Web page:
Engaging in a difficult workplace conversation is one of those tasks that most managers and business owners would prefer to avoid. Yet the reality is that from time to time, workplace behaviour or performance will be below par and will need to be addressed.
The key to conducting a challenging conversation at work that is both professional and productive lies in thorough preparation - the three W's of when, where, and what.
Timing is everything when preparing to discuss a difficult issue. Ask yourself a deceptively simple question - why am I instigating this particular conversation right now? If the answer is that you are annoyed, aggravated or otherwise emotionally charged by an employee's behaviour or performance, then this can often be a bad time to attempt a challenging conversation.
Difficult conversations that are planned and delivered in a calm and considered manner have a much greater chance of producing desired outcomes. Conversely, conversations that are started impulsively, out of anger or frustration can often lead to later accusations of abuse and unfairness. This is particularly so where no warnings or offers of support are given.
Putting difficult conversations off indefinitely is not productive either. This may create the impression that the conduct is tolerated or accepted. So, ask yourself - is now the right time?
Much like timing, you should carefully prepare the venue for these challenging work conversations. One golden rule is - not in front of a worker's colleagues. Entering a work station and immediately delivering difficult words can be seen as disrespectful or even as an abuse of power.
In some workplaces, it might be best to email the worker and request that they come to your office or a designated neutral space. Depending upon the gravity of the topic of discussion, it might also be suggested that the worker bring along a support person.
When you are anxious about the need to have a difficult conversation, you might prefer to just go for it on the spot and begin, but take a deep breath and ensure that the venue is appropriate.
This again might seem like a question that has a simple answer. It might seem obvious to you that the problem is bad performance, bad behaviour - or both. Such general labels however can appear to be an attack on the person, with no real way for them to reply in a meaningful way. And broad admonitions to 'shape up or ship out' are not only unproductive performance guidance - they can be seen as real threats to a worker's employment and do not meet the requirements of reasonable management action.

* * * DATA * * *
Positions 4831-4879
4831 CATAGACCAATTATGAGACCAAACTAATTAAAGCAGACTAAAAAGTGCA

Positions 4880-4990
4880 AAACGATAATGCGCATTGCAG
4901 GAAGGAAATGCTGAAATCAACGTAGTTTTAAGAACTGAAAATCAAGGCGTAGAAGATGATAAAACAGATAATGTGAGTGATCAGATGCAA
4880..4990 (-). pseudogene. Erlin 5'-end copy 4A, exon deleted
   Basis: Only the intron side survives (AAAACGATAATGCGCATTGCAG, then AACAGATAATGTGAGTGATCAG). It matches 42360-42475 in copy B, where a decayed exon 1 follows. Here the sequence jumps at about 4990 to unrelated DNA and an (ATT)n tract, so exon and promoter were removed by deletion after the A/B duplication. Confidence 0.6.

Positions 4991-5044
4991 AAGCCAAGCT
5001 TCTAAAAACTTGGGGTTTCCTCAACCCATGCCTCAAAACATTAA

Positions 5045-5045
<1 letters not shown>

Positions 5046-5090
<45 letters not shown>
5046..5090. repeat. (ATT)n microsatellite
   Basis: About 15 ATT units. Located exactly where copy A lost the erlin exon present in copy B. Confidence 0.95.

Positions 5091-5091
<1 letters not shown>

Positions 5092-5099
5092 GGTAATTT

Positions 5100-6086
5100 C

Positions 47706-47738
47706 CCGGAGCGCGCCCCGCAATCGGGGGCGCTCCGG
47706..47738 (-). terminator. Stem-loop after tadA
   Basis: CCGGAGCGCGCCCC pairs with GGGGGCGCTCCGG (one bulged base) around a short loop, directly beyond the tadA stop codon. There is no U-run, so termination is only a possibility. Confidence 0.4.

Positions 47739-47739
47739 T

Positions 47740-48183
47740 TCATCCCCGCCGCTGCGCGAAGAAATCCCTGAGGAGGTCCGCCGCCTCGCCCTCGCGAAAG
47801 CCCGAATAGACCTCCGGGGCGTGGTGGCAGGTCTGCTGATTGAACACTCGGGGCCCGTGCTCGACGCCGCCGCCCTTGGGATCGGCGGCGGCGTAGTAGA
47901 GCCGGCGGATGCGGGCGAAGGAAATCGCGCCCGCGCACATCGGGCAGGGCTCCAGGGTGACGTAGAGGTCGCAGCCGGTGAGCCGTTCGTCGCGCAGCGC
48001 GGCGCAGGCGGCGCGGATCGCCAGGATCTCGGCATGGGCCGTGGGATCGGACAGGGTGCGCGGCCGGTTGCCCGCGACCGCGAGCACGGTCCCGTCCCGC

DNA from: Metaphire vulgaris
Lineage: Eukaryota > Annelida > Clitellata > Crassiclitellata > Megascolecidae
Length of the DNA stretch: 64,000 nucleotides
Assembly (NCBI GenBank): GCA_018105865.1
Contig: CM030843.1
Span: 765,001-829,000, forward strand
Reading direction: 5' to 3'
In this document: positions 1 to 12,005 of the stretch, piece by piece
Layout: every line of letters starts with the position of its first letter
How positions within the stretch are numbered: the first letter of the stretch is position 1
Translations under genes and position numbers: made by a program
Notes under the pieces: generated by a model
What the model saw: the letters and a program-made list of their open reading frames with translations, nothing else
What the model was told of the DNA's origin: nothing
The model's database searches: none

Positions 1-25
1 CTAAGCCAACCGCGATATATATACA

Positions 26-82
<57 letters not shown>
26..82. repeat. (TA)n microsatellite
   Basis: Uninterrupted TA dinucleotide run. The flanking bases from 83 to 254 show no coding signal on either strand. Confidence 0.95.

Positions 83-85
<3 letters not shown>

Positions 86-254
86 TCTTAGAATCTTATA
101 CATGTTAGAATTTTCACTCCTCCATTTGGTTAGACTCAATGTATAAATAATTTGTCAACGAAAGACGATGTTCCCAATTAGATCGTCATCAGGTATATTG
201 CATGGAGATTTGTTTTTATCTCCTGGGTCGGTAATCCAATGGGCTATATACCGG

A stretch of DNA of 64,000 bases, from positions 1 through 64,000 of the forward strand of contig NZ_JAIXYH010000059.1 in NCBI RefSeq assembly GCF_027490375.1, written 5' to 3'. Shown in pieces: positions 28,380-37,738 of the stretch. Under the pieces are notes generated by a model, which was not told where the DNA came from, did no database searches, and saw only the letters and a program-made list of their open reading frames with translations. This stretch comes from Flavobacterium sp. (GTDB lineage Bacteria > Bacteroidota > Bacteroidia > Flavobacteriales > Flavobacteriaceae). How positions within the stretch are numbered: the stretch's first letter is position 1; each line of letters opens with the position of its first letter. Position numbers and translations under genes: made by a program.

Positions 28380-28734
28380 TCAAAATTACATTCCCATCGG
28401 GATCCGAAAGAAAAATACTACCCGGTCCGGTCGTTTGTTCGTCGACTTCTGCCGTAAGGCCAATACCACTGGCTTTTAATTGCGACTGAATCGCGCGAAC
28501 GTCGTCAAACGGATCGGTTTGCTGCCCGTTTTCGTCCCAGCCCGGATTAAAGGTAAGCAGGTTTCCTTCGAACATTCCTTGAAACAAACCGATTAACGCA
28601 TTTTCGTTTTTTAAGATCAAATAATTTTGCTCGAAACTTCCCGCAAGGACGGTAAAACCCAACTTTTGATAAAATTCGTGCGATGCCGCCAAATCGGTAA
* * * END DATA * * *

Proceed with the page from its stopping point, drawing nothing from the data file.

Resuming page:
Try to have a basic agenda prepared and distil the 'what' of the discussion into two or three clear and succinct points.
For example, the conversation might cover a tangible issue such as the three late starts since last Thursday; the 30% dip in sales since June; the four separate reports of disrespectful behaviour in the workplace. Specificity assists in driving a conversation that is fair, transparent and likely to deliver a sustainable outcome.
Choose words which are neutral and not emotionally laden. Avoid descriptive words such as appalling, dreadful, bad or shocking. Try to be rational, measured and neutral in your language and approach. If you are able to deliver a clear and rational statement of what the employee has failed to do or what they have done wrong and invited a response, you are well on your way to having an open discussion and finding a resolution.
And lastly - listen! A conversation, by definition, involves two or more people. Don't be tainted by pre-judgement.
Humans avoid conflict. We are community-based creatures and prefer to have things just tick along nicely. Yet these difficult conversations are important, having the overall goal of improving performance, getting to the bottom of troubling issues and smoothing the rougher edges of behaviour.
Acting in anger is inadvisable, as are publicly-heard conversations and sweeping accusations. Clear guidelines for such communication should be set out in the organisation's policies and procedures, with training and resources available to assist.
Should your difficult conversation form part of a performance management process, make sure that you are adhering to your organisations' relevant policies and procedures. This may include drafting a performance improvement plan if informal performance counselling is not effective.
Without these structures, organisations are left open to complaints of unfairness or a failure to take reasonable management action.
The reality is that difficult conversations are inevitable in the workplace, and it is important that they are conducted well. At WISE, we specialise in the management of workplace behaviour. We can investigate matters of misconduct, resolve conflict through mediation and provide consultation services for effective people governance. Call us at any time to discuss your requirements.
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